• Kidney bean or common bean (Phaseolus vulgaris). The toxic compound phytohaemagglutinin, a lectin, is present in many varieties of common bean but is especially concentrated in red kidney beans. The lectin has a number of effects on cell metabolism; it induces mitosis, and affects the cell membrane in regard to transport and permeability to proteins. It agglutinates most mammalian red blood cell types. The primary symptoms of phytohaemagglutinin poisoning are nausea, vomiting, and diarrhea. Onset is from 1 to 3 hours after consumption of improperly prepared beans, and symptoms typically resolve within a few hours.[10] Consumption of as few as four or five raw kidney beans may be sufficient to trigger symptoms. Phytohaemagglutinin can be deactivated by cooking beans at 100 °C (212 °F) for ten minutes. However, for dry beans the U.S. Food and Drug Administration (FDA) also recommends an initial soak of at least 5 hours in water; the soaking water should be discarded.[10] The ten minutes at 100 °C (212 °F) is required to degrade the toxin, and is much shorter than the hours required to fully cook the beans themselves. However, lower cooking temperatures may have the paradoxical effect of potentiating the toxic effect of haemagglutinin. Beans cooked at 80 °C (176 °F) are reported to be up five times as toxic as raw beans.[10] Outbreaks of poisoning have been associated with the use of slow cookers, the low cooking temperatures of which may be unable to degrade the toxin.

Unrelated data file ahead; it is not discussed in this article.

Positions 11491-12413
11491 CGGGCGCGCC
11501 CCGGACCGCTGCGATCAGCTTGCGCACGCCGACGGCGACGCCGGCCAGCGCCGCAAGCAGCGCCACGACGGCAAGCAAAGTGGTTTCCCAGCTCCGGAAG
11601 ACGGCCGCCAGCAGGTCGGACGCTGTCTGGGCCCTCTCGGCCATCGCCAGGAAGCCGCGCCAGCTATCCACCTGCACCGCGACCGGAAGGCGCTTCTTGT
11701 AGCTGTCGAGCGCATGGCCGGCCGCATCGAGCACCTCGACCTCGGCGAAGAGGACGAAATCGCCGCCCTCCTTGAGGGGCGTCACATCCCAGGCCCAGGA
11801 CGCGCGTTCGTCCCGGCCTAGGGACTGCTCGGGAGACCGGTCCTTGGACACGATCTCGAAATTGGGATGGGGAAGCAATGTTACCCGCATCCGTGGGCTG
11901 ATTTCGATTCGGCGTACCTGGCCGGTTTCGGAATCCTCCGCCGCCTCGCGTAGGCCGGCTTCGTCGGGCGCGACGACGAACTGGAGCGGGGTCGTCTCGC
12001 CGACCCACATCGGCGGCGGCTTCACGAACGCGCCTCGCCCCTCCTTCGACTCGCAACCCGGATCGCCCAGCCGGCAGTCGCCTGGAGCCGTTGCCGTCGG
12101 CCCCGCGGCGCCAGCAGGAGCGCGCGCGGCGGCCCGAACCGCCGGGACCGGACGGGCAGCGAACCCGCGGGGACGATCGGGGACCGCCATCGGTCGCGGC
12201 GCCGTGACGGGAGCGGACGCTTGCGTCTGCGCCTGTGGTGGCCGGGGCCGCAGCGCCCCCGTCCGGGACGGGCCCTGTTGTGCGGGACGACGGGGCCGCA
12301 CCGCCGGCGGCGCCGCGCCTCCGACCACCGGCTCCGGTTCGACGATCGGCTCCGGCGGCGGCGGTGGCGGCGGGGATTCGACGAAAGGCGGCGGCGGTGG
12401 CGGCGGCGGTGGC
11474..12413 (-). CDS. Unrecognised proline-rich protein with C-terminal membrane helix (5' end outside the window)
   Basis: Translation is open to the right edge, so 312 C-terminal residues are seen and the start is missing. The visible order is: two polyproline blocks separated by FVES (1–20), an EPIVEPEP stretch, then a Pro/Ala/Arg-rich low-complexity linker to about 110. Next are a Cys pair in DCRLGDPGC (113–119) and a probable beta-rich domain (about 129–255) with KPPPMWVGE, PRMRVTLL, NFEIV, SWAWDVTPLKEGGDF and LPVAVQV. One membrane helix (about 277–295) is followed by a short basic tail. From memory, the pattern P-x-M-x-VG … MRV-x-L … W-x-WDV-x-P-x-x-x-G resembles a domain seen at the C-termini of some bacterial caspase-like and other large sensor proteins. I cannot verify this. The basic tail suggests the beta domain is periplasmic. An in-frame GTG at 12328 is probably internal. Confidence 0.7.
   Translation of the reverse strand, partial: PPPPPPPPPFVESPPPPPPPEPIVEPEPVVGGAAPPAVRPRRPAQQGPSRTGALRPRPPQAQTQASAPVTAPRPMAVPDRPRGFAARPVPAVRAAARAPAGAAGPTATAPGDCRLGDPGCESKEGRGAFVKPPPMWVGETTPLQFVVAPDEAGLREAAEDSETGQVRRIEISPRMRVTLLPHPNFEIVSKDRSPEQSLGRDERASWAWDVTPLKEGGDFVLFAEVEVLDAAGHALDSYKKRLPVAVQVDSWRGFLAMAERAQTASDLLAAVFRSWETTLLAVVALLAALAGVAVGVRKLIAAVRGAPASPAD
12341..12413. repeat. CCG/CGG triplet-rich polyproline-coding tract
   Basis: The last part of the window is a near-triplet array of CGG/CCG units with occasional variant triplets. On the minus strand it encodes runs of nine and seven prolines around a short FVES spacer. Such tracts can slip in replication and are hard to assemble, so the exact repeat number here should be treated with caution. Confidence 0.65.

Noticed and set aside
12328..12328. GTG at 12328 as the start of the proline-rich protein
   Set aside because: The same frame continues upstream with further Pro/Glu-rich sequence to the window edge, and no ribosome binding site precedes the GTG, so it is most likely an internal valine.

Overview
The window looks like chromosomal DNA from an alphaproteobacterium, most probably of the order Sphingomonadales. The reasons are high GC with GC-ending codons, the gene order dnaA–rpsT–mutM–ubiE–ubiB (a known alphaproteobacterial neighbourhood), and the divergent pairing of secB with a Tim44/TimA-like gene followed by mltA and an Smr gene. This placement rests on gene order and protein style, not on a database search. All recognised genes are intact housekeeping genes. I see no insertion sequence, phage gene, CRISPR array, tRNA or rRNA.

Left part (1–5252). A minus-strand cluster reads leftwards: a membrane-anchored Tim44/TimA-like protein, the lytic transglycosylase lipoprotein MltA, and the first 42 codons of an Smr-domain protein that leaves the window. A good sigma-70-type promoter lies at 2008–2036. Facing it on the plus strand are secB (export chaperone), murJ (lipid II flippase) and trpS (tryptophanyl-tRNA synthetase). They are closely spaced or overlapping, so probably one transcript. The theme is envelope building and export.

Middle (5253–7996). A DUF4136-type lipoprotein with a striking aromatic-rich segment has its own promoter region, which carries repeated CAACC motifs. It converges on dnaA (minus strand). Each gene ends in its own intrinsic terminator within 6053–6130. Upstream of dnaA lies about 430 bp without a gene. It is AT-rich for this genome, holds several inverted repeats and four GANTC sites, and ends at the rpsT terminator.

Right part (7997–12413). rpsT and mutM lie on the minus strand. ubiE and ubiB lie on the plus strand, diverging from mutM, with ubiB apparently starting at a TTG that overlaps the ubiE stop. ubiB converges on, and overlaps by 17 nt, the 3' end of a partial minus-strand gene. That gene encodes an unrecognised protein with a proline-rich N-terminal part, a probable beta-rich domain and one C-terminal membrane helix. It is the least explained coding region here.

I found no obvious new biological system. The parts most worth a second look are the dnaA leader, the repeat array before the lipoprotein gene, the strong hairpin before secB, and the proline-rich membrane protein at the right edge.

Comment by k.h. ky on April 6, 2015 at 12:47pm